As has become the norm with creators telling post-apocalyptic or sci-fi stories these days, the man behind HBO’s new take on FAHRENHEIT 451 thinks the Ray Bradbury classic has a lot to say about society in 2018.
“In addition to what was happening in Nazi Germany and burning books, burning people, Bradbury was worried about mass entertainment,” said creator and director Ramin Bahrani, referencing when the original novel was written and published. “He was worried about reader’s digest, he was concerned about quick short soundbites. He thought all that was going to destroy concepts of reading, thinking, knowledge. And of course we see that now. We can get into tweets, wiki entries, which are basically even shorter entries of readers’ digests. I think we’re all guilty of reading the headlines… That goes to what’s in Bradbury’s novel that’s different than the other classic – 1984 – Bradbury says, we asked for this… We asked for things to become this way.”
Asked where the checks and balances went, the filmmaker said, “We’ve handed them over to Google, Facebook, the government, we’ve decided we don’t want any of that. Hopefully this new generation will begin to have a different opinion that will bring it back. We’re willingly give that up.”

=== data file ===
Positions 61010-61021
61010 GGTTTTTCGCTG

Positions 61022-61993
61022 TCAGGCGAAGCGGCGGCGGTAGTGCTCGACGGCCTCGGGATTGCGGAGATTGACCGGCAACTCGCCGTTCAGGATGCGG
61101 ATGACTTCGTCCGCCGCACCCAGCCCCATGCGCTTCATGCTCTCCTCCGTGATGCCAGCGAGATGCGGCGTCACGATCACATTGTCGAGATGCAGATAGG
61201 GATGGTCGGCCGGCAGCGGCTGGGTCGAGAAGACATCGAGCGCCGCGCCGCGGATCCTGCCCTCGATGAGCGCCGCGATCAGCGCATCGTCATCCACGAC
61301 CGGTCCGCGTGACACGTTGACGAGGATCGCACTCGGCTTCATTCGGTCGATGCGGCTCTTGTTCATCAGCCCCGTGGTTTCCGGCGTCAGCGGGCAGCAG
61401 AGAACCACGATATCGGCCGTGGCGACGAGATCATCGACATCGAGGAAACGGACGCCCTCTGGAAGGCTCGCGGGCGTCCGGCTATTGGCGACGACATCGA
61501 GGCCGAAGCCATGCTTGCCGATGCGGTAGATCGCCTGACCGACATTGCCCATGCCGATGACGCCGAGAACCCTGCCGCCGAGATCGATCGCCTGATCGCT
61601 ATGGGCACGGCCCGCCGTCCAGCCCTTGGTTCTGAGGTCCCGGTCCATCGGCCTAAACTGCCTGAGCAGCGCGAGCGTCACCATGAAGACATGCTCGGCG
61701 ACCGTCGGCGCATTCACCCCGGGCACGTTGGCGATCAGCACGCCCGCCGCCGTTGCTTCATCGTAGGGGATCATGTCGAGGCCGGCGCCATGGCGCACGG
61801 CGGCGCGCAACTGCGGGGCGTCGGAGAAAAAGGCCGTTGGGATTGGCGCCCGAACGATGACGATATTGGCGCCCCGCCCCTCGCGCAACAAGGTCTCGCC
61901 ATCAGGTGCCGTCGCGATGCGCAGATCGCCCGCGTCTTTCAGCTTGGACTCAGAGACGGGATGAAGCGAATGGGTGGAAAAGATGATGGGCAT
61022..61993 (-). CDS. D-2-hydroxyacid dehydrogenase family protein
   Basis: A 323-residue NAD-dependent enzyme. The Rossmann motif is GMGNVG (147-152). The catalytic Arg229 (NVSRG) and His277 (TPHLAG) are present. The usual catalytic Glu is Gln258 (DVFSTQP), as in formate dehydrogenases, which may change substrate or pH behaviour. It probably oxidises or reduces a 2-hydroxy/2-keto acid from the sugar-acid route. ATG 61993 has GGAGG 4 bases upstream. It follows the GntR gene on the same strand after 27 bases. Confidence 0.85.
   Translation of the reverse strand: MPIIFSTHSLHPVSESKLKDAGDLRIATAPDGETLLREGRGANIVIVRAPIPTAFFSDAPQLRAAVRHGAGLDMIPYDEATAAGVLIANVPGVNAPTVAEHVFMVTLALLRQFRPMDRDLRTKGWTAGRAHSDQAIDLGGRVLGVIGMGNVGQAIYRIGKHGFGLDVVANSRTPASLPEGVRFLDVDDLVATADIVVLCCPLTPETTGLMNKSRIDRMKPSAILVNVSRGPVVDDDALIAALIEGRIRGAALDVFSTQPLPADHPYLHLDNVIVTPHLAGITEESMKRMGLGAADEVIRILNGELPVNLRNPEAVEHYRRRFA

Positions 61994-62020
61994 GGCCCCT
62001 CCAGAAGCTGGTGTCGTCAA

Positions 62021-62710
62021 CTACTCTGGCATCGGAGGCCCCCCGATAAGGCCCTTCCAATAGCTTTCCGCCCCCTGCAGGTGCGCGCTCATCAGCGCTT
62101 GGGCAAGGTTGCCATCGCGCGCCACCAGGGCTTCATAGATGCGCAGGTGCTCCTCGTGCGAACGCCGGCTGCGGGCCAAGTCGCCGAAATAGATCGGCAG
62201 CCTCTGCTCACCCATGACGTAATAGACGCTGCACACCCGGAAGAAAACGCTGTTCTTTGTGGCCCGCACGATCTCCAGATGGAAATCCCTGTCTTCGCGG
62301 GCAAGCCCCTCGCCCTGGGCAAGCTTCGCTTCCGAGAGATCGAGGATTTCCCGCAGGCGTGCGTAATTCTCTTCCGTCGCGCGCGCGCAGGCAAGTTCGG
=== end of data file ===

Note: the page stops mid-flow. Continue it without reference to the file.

For the Michael B. Jordan-Michael Shannon project, which is set in a society where books are illegal and are burned if discovered, the filmmakers burned actual, real books. And they were chosen carefully and deliberately from literature that the writer and director personally loves.
“I really wanted to burn Ferdowsi, it’s an Iranian epic poem, I really wanted to burn that,” Bahrani said. “I really wanted Toni Morrison, because I love Toni Morrison. And it’s not just books. Culture is in the process of being eroded in the film. We burned Werner Herzog films, and music. Music is something that begins to get controlled.”
Fahrenheit 451 premieres in Spring of 2018 on HBO.